Jason June: So, my writing process on a day-to-day basis is usually me getting up really early in themorning and planning my day. I’m a super morning person. I’m the annoying “sunshine and rainbows let’s sing and greet the day” person. So, when I start writing, I’ll get going based on myoutline. I’m a hardcore plotter. So I have an extensive outline before I go in and start writing. I have a plan every day when I sit down to write and that’s not to say that I won’t ever meet a roadblock along the way, but because I already have this roadmap, it’s a way shorter timeframe of trying to figure out what’s going on because I’ve already really thought this through. That also really explains my “Type A” Virgo tendencies to really keep things in a routine.

YEM: Queer-inclusive literature has been harped on for being ‘inappropriate,’ with bookbans being put in place to prevent readers from having access. How do you think harmful rhetoric about queer stories could affect people who may want to learn more about gender and sexuality?

Jason June: This rhetoric about the “inappropriateness” of being queer is so harmful. For teens and pre- teens who don’t know that they’re queer yet but know that there’s something different about themand don’t have the words for what they’re going through, having all this talk around them abouthow awful queerness is puts obstacles in their subconscious. It can impair them from being able to unlock who they truly are.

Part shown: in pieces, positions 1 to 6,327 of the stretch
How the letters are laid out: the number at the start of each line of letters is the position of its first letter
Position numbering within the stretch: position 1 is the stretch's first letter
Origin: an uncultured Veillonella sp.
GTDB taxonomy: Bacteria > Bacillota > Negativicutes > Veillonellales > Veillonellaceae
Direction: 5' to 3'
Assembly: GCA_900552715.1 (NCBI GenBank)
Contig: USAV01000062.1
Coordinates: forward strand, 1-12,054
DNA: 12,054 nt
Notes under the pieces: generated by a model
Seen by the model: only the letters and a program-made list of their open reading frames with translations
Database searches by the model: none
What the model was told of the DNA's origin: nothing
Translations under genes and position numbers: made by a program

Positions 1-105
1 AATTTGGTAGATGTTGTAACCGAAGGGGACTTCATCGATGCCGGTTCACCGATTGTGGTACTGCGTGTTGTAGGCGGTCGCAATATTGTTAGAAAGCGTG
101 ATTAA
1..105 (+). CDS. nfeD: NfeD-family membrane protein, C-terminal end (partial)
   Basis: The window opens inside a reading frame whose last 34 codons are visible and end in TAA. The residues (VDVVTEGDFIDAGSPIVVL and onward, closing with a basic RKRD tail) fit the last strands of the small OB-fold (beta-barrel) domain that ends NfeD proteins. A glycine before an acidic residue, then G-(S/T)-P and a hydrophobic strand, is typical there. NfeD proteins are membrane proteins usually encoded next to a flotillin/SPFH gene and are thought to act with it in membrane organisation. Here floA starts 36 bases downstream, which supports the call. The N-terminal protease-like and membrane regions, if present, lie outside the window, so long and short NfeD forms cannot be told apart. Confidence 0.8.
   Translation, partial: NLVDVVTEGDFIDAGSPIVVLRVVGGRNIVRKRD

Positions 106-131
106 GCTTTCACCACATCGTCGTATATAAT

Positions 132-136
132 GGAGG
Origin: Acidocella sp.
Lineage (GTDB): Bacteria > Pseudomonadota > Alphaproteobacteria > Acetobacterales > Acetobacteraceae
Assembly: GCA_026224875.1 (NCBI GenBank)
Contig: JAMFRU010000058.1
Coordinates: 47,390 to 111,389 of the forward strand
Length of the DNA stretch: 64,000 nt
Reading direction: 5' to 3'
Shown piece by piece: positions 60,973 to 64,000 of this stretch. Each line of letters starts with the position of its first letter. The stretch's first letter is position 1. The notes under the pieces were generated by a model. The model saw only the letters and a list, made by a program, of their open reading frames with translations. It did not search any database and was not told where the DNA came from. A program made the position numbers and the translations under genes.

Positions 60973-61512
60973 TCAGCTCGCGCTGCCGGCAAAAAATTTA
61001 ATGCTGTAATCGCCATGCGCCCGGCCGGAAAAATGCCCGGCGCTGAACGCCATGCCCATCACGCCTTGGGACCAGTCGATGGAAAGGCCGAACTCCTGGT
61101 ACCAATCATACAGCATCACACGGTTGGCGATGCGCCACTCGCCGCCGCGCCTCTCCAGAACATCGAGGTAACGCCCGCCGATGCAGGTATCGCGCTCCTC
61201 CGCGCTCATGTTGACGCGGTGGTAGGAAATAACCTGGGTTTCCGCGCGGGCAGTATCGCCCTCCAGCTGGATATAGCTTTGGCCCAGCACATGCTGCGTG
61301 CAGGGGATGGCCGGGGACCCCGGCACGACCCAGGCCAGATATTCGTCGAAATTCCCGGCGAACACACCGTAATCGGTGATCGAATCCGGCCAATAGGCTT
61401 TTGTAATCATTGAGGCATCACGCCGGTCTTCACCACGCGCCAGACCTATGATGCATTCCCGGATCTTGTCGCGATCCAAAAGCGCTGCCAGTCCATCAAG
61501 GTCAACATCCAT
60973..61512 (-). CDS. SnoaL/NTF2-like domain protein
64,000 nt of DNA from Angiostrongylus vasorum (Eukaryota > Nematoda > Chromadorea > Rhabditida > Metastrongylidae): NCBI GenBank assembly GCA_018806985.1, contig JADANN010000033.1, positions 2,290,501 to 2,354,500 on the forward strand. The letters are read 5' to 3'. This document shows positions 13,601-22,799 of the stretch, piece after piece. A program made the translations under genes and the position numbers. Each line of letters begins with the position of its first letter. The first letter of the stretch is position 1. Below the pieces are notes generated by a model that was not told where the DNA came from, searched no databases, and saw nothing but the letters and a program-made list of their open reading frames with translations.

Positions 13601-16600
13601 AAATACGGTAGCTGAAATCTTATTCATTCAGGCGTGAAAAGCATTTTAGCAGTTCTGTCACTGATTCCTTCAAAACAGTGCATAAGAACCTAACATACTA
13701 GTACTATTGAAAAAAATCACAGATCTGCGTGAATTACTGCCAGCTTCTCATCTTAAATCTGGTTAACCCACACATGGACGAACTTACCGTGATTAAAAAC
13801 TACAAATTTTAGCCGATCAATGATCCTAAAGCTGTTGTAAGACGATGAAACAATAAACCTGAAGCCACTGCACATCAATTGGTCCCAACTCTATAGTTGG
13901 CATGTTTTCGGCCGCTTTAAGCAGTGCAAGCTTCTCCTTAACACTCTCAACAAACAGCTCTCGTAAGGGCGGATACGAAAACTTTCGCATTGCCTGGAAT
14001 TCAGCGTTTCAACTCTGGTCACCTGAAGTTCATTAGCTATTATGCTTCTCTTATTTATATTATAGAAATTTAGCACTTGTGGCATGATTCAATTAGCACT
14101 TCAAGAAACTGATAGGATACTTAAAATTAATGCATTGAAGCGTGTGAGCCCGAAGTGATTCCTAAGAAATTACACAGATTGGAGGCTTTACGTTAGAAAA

It’s so unfair to them to not give them this loving, warm, accepting environment, especially because none of these books about queer people are inappropriate by any stretch of the word. These books are written for teens in a way that teens can understand. And does that at times include discussions of sexuality? Yes, but you go to school and they teach you sex ed. They teach you how your body works. Or they read about straight couples in YA discussing theirchanging bodies and desires, it’s a beautiful part of the human experience. So, books that aregeared for older queer teens are also going to include body talk from a queer lens and perspective. That’s a wonderful thing because for so many of us, our sexuality is a part of our human experience and that needs to be explored. That needs to get the spotlight. It needs to be shown to the world and to readers who need these books, that they’re deserving of the full breadth of the human experience, just like their straight counterparts.

Photo Credit: RYAN BILAWSKY

YEM: To counteract some of these bans, you’ve started an awesome effort to encourage bookdonations to LGBTQ+ center partners so readers have access to these novels. How did you come up with the idea and get started?